Reimagined Pro Bowl Games Signals that the NFL has its Sights Set on the Future
Stefon Diggs grabbing the camera and snapping a photo of his fellow AFC All-Stars after his 45-yard touchdown catch.
George Kittle flossing in the end zone with Amon-Ra St. Brown and Justin Jefferson.
The trick plays, dance moves, pick-sixes, and bombs. That was the best way to summarize the afternoon at Allegiant Stadium at the 2023 Pro Bowl Games.
The NFC beat the AFC by two points in what turned out to be an exciting afternoon. Still, the NFL was the biggest winner of the day. The reimagined Pro Bowl Games struck a positive chord with the 58,331 fans in attendance today and the players on the field.
If you didn’t like it, chances are, the NFL wasn’t thinking of you when they redesigned their annual all-star event.
See, the NFL wasn’t trying to regain fans they’ve lost after years of non-competitive Pro Bowl stinkers. Instead, the reimagined Pro Bowl Games were designed to capture the next generation of fans. The entire week has been laying the groundwork for it.
Seven-on-seven youth flag football games throughout the Las Vegas area communities all week. The youth NFL Flag Championships at Allegiant Stadium this morning. Then the pros, the stars that the next generation of football fans adore and emulate, played a backyard style of football. Football like it was when we were kids. Football was accessible to everyone. All you needed was a ball and some bodies for some seven-on-seven sandlot-style football.
And guess what? It was damn fun. It was skill-on-skill, and it was some excellent old-fashioned back yard football.
But Patrick, it’s the NFL, I want to see some real football!
Calling any version of the Pro Bowl “real football” is using the definition pretty loosely. It’s an exhibition. An all-star game. It’s a vacation event. So I think it was tough to watch the traditional format through that lens because the game was trying to look like something it wasn’t, from the field dimensions to the pads and flags.
The Pro Bowl attempted to be a competitive NFL football game. It failed miserably. It lost a generation of fans by failing to adapt for many years. If this week’s event was any indication, they’re not willing to make that mistake again. Even if it means that the generation they lost never tunes into a Pro Bowl again.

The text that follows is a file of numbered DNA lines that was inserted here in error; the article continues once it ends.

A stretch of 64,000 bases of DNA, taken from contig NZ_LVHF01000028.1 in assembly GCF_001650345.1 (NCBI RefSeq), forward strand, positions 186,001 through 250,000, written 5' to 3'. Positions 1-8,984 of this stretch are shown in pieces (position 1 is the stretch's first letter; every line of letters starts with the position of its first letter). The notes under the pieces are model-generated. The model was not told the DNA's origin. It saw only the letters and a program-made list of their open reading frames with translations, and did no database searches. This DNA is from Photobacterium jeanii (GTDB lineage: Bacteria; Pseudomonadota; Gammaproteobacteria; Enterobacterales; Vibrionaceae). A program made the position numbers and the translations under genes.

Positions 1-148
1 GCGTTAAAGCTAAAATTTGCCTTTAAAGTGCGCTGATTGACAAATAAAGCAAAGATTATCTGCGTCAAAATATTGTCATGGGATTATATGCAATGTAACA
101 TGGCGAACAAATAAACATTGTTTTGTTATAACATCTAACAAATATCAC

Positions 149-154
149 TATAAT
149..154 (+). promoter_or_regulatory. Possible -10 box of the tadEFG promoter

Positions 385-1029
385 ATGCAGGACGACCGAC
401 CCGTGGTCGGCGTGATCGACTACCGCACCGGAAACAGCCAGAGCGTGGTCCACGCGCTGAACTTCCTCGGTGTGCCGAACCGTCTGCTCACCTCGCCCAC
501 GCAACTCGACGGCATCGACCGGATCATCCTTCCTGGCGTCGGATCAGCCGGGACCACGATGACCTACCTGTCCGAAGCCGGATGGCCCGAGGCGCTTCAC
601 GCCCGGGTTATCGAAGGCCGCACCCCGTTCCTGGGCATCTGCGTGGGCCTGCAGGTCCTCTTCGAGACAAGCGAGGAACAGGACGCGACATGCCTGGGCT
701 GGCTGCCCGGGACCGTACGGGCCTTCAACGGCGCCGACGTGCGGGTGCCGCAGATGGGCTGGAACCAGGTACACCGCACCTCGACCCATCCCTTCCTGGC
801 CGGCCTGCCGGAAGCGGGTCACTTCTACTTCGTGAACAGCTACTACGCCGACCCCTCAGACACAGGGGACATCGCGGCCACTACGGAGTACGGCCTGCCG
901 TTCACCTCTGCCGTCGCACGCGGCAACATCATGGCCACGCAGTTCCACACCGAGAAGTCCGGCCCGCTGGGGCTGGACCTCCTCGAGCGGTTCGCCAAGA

Guess what? The players loved the new format too.
After the game, Vikings wide receiver Justin Jefferson raved about how much he enjoyed the new format.
“Oh yeah, the new format is good. Definitely better, more entertaining for the fans and for us. I feel like it was a great first year [with the new format].”
Jefferson played in last year’s Pro Bowl under the old format and said that he wasn’t a fan of playing in a tackle game after the season was over. He also said that the NFL should keep things the same next season.
“I think so, I think it’s better than the actual game.”
Of course, nothing is perfect, and Jefferson had a suggestion for the NFL:
“I feel like we should play the games faster. We should do them back-to-back-to-back instead of waiting it out in between. We got tired and a little stiff with all of the waiting around.”
But Jefferson was just one of many. Every player that I spoke to today enjoyed the new format and wants the NFL to stick with it moving forward.
Cowboys wide receiver CeeDee Lamb said that he felt like the game was “more competitive” than the previous versions. Lamb also echoed Jefferson’s sentiments regarding tackling in the offseason. “Tackling is dead [after the season],” Lamb said.
Packers cornerback Jaire Alexander called the new format “probably one of the coolest experiences that the NFL has brought.” Alexander said that the players loved not having to take a physical beating in an exhibition game. He also agreed that this format is excellent for younger NFL fans.
Even Raiders running back Josh Jacobs, who was said that “this sh*** sucks” on Saturday had a change of heart today.
“I thought that today was cool,” Jacobs said. “I didn’t like a lot of the other stuff we did, a lot of obligations that fans don’t get to see that we have to do. But I think it was more competitive this way.”
The NFL has work to do, but they’re heading in the right direction.
Today was a win for the NFL in the grand scheme of things.
Sure, there’s work to be done. For example, a few players mentioned they could do without the wait time between the three games. They also commented on the officiating, which was an issue even at the Pro Bowl.
But the overall consensus was that the players enjoyed the format, felt more competitive as a result, and want it back next year.
Getting the players to a) want to play in the event and b) play competitively in the event were the two things the NFL could not get from the players under the old format. Those two things led to the stale product that NFL fans deem dead. Today, the NFL took a step in the right direction.